I open the sliding door. “Playing hooky?”

“I had a test this morning, but I then took off at lunch.” 

“Not exactly my best look,” I say, feeling shy and self-conscious about my ill appearance. 

She pulls me into her arms and squeezes my whole body into hers. Then she leads me up to my bedroom by the hand. She stands in front of me and opens my bathrobe; I’m completely naked underneath, and she smooths both hands over the lines of my body. Pushing the robe down from my shoulders, she runs her hands down my sides, hips and bottom. Soon I’m lying on the bed splayed open and she licks me in between the legs for a long time until suddenly I pop with an orgasm. I know she wants me to come because she licks me slowly and deliberately until I do. I am quiet and still the whole time, and barely make a sound.

Her head comes up and she wipes her mouth with the back of her hand. Then she purses her lips and blows through them with a buzzing sound. “My lips have gone numb.”

I’m a little embarrassed that I took so long. But a special pleasure courses through me, after she worked so hard to give me an orgasm. She lies beside me and I feel warm, sweet, emotional, but far away from her. She isn’t looking at me, yet I want to climb all over her and be in her arms.

“Thank you,” I say. I don’t attempt to reciprocate, as I can see she doesn’t want that.

Sunny seems thoughtful about the experience.

“You know that I’m fond of you, right?” she says to me.

I giggle. “Yes.”

“Are you fond of me?”

“Of course I am.” In my world, the word “fond” means simply “friendly”.

“I’m fond of you in the romantic way. Is that the way you feel, too?”

“I have a mad crush on you, if that’s what you mean . . .”

“Yes, that’s what I mean.”

This conversations is more serious than the anything we’ve talked about previously. Mostly we are joking and laughing, and recently, making out. She turns to me with her steady blue eyes and says earnestly: “What I’m saying is that I’d like you to be my girlfriend.”

Warmth continues to spread through my body, into my heart and my face. I want to belong to Sunny, I know it right down to my core. I belong to her already, even if she doesn’t have a dick. 

“Okay,” I answer, and I am smiling wide but she still looks very serious.

Almost every week I skip class on one afternoon or another to smoke pot and play around with Sunny. I have memorized Dad’s signature, so my teachers never call or ask questions. Do I feel guilty? Not really. The voice of Girl #2 is so faint I can barely hear her these days. All she cares about is getting straight As and I can oblige her on that. School is easy for me; I could get straight A+ grades if I wanted. I do all my homework and get my assignments in on time, it’s not rocket science. 

Sometimes I feel a bit like an imposter on both sides, acting like a punk when really I’ve been a straitlaced Christian all my life, and acting like an earnest student when really I’m a party girl. Girl #2 is slightly envious of all the other kids in Grade 12 who are sending in applications for university programs and student loans, deciding which residence to stay in and which major to take.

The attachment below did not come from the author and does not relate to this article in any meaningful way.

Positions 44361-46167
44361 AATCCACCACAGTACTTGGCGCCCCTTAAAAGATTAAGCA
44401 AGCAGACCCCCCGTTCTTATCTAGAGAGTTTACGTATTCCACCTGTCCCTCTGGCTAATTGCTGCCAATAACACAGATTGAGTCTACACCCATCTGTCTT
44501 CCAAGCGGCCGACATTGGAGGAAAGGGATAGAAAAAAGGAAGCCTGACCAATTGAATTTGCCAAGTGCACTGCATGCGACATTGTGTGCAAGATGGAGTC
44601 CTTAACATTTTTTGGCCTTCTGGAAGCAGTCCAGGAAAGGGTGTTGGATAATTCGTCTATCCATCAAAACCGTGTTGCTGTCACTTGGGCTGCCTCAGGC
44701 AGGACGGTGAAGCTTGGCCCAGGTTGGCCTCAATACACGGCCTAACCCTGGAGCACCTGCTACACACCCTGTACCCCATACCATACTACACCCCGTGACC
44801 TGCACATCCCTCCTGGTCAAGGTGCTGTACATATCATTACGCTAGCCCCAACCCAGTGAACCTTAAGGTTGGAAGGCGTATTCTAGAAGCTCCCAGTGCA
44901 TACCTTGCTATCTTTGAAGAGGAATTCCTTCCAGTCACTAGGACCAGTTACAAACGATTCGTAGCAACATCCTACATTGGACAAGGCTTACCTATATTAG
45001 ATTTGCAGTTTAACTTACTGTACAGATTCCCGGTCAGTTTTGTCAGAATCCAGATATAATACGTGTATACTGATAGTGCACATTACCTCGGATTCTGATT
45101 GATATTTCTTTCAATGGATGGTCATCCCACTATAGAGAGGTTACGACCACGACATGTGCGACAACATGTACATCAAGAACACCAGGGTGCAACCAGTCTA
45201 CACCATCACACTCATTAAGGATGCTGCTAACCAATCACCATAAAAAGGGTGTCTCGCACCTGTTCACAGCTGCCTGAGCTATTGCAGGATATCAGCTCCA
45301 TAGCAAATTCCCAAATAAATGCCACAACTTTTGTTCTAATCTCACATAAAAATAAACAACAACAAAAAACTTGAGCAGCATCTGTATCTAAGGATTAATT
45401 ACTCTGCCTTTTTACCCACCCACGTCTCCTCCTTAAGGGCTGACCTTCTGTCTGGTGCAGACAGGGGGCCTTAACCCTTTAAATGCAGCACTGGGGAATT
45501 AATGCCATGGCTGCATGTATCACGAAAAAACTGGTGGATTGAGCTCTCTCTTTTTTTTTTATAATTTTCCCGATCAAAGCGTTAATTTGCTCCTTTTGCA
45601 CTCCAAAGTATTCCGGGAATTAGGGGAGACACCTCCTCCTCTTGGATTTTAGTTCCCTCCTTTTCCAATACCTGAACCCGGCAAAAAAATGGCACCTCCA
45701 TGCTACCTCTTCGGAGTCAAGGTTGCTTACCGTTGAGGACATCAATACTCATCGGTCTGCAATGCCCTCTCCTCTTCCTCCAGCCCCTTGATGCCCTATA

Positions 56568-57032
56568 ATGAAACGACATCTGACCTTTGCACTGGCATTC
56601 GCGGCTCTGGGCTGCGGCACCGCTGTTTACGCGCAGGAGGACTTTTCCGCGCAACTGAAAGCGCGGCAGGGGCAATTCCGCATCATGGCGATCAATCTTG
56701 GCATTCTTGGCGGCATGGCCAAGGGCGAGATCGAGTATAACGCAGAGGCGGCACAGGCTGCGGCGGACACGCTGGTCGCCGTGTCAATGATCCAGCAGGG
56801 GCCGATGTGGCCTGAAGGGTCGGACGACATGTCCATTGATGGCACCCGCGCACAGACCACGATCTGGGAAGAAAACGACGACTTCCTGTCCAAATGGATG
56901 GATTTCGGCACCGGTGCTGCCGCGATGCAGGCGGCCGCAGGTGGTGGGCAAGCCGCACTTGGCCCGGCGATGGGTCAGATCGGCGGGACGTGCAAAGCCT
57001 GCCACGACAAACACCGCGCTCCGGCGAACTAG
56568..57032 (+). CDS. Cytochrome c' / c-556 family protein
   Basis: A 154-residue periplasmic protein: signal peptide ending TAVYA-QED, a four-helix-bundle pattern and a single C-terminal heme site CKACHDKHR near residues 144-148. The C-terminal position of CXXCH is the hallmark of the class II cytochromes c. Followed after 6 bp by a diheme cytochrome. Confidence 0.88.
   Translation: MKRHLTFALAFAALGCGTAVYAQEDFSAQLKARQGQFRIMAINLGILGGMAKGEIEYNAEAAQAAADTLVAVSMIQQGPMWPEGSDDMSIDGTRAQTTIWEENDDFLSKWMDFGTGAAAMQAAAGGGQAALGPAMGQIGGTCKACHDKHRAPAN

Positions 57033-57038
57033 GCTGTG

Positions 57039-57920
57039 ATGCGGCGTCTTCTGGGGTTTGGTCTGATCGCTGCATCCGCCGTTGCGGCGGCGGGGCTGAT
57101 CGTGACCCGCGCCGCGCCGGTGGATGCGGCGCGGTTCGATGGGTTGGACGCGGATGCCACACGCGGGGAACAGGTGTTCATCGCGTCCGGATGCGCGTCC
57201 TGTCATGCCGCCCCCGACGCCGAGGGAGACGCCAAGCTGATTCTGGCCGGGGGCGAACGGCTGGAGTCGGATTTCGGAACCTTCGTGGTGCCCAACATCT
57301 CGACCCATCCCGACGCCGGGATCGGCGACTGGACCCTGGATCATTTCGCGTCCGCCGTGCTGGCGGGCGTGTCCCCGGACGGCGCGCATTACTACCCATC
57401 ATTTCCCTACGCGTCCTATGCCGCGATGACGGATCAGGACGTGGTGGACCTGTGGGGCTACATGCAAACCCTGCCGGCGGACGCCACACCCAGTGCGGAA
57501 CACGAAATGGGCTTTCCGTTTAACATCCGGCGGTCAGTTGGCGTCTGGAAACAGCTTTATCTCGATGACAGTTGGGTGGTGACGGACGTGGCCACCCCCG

Those kids have parents who give a damn, though. I don’t think I’ve seen Dad in a week. He’s at work till evening, then I’m usually out until after he is gone to sleep. I think we saw each other last Sunday, but that was only for him to poke his head in my door mid-morning and say, “We’re going to church. Make sure you clean the bathroom today whenever you get up.” I was so hungover I didn’t rise till noon that day.

I’m glad Sunny and I don’t go to the same school, or we would never get any time apart. I’ve never felt this way about anyone in my whole life — not Jimmy, not Patrick, not Mrs J, not Myname. Sunny is becoming everything to me. I ended up getting her a job at GasCan, but they soon started to give us different shifts because we were so distracting to one another. She showed me how to steal a carton of cigarettes by fudging the inventory. She showed me how to do a drive-off by taking gas from the farthest pump where the cameras have a blind spot. She has easy access to dope because her older brother’s friend is a dealer.

Sunny is not school-smart, even though she has a certain streetwise intelligence. I can tell because of the way she talks; sometimes she doesn’t understand the complicated words I use. Generally she gets Cs in school and won’t talk much about her assignments. “I hate school.” That’s all she says when I ask her about homework or whatever she’s reading. 

What she is interested in is sex, and lots of it. She doesn’t let me do anything to her, but ravishes me every chance she gets (which is a lot). I was worried I might get bored without a penis, but actually it’s the opposite. I’ve never felt as good with a boy as I do with Sunny. Her fingers are pretty thick, especially two or three locked together, and they can do more things than a cock, which only thrusts and thrusts.

But it’s the smooth, sexy way she does me that beats any sex I’ve had with a guy. She does me with her eyes, with her words, with her actions, her breath, her hands, and with every little tendril of her energy.

One afternoon, she gives me a multiple orgasm — a big one at first, and then more and more piled on top until I am riding the top of a never-ending wave. It almost makes me cry and I feel stupid for having tears in my eyes. She comes up from between my legs and lays her head on my shoulder, sighing. I sigh, too, looking away so she won’t see me being so emotional. 

“I love you,” I say, trembling.

“Uh, thanks,” says Sunny.